CI Features

Parish Bulletin 12 April 2015

Holy Trinity Church, Ratoath

12 April 2015

        01 8256207


* This e-mail address is being protected from spambots. You need JavaScript enabled to view it





Opening hours for the Parish Office: Monday, Tuesday, Thursday, Friday from 9.30am– 4.00pm






Priest on Duty: Fr. Brendan 



Eucharistic Adoration on Wednesdays from 10.00am to 10.00pm



Please pray for: Celina Castila Da Silva (Brazil) grandmother of Fernanda Cooper (Mooretown) who died during the week. May she rest in peace.


Envelope Collection for weekend 5th April €962.04. Many thanks for your support and generosity.




Trocaire Boxes should be returned to the church. We thank you for your support this Lenten season to make a real and lasting difference to people’s lives.



Youth 2000 Ireland will be hosting a youth retreat in St Finian's College, Mullingar, Co Westmeath from Friday 17th to Sunday 19th April. The weekend will consist of workshops, drama, inspirational talks, testimonies, prayer, music and chill out time.  Retreat st arts with registration on Friday at 8.00pm. This is a great opportunity to find out what your faith is all about in a friendly atmosphere. For young people aged 16-35.  For more information see or call 01 675 3690. 






0 12April

    Second Sunday of Easter

19 April

    Third Sunday of Easter

7. 7.00pm             

Teresa Berry (Month’s Memory)

Nicholas Keogh

7.  7.00pm

Sheila Brady (Months Memory)

Pierce Glynn

1  9.00am    

Mary Ryan

1  9.00am


1 11.00am    

Deceased members of the Mannering family

Celina Castilho Da Silva

1  11.00am

Mick, Molly & Elizabeth Mannering

Ashling Skelton


Tommy, Mella & Thomas Everard

Laoise & Con Buckley

Daniel Stears

1  12.15pm

Breda & Gerry Kenny

Tony Donnelly






Monday: Katie & Kevin Darby             Saturday Morning Mass at 11.00am in the Nursing Home




Marriage is a unique relationship different from all others: “The debate at the core of the call for ‘same sex marriage’ is not about equality or about the separation of a religious view of marriage from a civil view of marriage. It is about the very nature of marriage itself and the importance society places on the role of mothers and fathers in bringing up children. With others, the Catholic Church will continue to hold that the differences between a man and woman are not accidental to marriage but fundamental to it and children have a natural right to a mother and a father.... It is therefore deserving of special recognition and promotion by the State.” (extract from The Meaning of Marriage: Pastoral Statement of the Irish Catholic Bishops’)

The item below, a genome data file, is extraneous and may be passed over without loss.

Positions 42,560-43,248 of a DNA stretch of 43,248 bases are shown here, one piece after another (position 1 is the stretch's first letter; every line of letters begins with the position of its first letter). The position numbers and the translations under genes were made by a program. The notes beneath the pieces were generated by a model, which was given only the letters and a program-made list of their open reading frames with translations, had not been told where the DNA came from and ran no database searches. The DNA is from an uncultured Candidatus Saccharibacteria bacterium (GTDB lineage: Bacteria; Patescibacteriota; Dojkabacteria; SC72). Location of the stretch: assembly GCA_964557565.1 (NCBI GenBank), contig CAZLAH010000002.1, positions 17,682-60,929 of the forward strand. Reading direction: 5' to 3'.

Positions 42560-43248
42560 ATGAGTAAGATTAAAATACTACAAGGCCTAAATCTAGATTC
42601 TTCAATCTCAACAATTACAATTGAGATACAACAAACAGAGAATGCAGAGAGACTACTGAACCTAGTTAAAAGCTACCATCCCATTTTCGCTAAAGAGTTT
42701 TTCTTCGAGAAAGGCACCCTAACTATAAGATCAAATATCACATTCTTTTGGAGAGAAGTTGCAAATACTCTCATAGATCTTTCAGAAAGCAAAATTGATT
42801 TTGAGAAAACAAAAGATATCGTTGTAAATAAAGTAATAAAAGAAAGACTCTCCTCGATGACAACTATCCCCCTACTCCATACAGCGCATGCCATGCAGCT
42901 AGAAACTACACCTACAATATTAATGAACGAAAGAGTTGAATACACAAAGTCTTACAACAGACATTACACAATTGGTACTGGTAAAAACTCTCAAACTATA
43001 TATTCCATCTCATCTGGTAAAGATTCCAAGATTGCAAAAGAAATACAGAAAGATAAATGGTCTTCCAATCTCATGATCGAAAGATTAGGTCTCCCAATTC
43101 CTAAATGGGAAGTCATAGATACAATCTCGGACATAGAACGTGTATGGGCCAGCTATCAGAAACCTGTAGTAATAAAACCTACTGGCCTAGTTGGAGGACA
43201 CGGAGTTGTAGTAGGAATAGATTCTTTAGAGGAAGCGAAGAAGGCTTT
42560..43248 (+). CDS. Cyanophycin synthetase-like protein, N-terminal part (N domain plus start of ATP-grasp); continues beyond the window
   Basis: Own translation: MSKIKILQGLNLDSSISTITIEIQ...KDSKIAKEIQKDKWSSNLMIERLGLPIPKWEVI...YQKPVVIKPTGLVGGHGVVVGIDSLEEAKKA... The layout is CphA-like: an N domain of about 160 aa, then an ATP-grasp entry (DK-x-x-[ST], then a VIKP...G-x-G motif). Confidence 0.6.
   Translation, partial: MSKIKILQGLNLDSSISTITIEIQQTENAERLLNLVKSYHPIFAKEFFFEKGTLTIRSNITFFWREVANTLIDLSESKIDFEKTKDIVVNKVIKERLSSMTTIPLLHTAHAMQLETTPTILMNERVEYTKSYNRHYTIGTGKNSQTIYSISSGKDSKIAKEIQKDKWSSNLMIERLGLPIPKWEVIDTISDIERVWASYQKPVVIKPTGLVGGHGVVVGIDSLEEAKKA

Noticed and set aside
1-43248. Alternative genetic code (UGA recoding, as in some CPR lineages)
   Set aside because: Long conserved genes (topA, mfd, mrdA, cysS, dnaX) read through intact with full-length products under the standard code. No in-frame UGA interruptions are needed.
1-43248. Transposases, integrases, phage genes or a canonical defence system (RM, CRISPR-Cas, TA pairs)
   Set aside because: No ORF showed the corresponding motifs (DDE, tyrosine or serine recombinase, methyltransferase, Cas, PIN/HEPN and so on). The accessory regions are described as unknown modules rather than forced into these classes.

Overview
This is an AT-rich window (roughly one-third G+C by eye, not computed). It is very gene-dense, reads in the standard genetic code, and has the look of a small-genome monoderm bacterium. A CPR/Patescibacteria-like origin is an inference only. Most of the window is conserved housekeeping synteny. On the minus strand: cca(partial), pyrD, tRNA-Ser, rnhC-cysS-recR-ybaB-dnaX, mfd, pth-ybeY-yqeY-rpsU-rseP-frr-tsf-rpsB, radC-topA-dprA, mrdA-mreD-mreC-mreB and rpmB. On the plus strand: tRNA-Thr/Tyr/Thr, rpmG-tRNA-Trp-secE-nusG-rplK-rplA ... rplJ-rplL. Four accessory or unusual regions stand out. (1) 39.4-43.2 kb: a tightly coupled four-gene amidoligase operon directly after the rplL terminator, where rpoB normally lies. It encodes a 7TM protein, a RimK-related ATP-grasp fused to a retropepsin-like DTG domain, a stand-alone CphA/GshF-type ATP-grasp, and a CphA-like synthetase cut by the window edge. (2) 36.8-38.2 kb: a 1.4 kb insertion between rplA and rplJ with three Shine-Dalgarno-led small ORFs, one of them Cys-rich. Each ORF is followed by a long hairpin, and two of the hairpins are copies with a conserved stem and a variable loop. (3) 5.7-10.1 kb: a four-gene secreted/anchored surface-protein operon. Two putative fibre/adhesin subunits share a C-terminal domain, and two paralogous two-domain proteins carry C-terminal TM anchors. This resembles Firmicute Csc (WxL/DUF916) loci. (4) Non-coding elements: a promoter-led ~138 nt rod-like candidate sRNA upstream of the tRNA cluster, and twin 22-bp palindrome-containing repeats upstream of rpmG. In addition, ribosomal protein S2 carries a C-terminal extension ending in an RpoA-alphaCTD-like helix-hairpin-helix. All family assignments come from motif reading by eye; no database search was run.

The Irish Cancer Society’s Care to Drive service is currently seeking volunteer drivers to drive local patients to and from their chemotherapy treatments. We are looking for volunteers to pick patients up at their homes, drive them to the door of the hospital, pick them up when they are finished their treatment and bring them home again. Volunteer expenses are paid. For more information or an application form, telephone Rebecca on 01 2316 642 or email This e-mail address is being protected from spambots. You need JavaScript enabled to view it   



In today’s Gospel, the Apostle Thomas personally experiences the mercy of God, which has a concrete face, the face of Jesus, the risen Jesus. Thomas does not believe it, when the other Apostles tell him: “We have seen the Lord”. It isn’t enough for him that Jesus had foretold it, promised it; “On the third day I will rise”. He wants to see, he wants to put his hand in the place of the nails and in Jesus’ side. How does Jesus react? With patience: Jesus does not abandon Thomas in his stubborn unbelief; he allows him a week, he does not close the door, he waits. And Thomas acknowledges his own poverty, his little faith. “My Lord and my God!”: with this simple yet faith-filled invocation, he responds to Jesus’ patience. He lets himself be enveloped by divine mercy; he sees it before his eyes, in the wounds of Christ’s hands and feet and in his open side, and he discovers trust: he is a new man, no longer an unbeliever, but a believer.


Let us think too of the two disciples on the way to Emmaus: their sad faces, their barren journey, their despair. But Jesus does not abandon them: he walks beside them, and not only that, patiently he explains the Scriptures which spoke of him, and he stays to share a meal with them. This is God’s way of doing things: he is not impatient like us, who often want everything all at once, even in our dealings with other people. God is patient with us because he loves us, and those who love are able to understand, to hope, to inspire confidence; they do not give up, they do not burn bridges, they are able to forgive.


Let us remember this in our lives as Christians: God always waits for us, even when we have left him behind! He is never far from us, and if we return to him, he is ready to embrace us…God’s patience has to call forth in us the courage to return to him, however many mistakes and sins there may be in our life. Jesus tells Thomas to put his hand in the wounds of his hands and his feet, and in his side. We too can enter into the wounds of Jesus, we can actually touch him…Dear brothers and sisters, let us be enveloped by the mercy of God; let us trust in his patience, which always gives us more time. Let us find the courage to return to his house, to dwell in his loving wounds, allowing ourselves be loved by him and to encounter his mercy in the sacraments. We will feel his wonderful tenderness, we will feel his embrace, and we too will become more capable of mercy, patience, forgiveness and love.


    Pope Francis, Divine Mercy Sunday 2013




CI News

© 2004-2020 Ratoath Parish - Designed and developed by GetOnline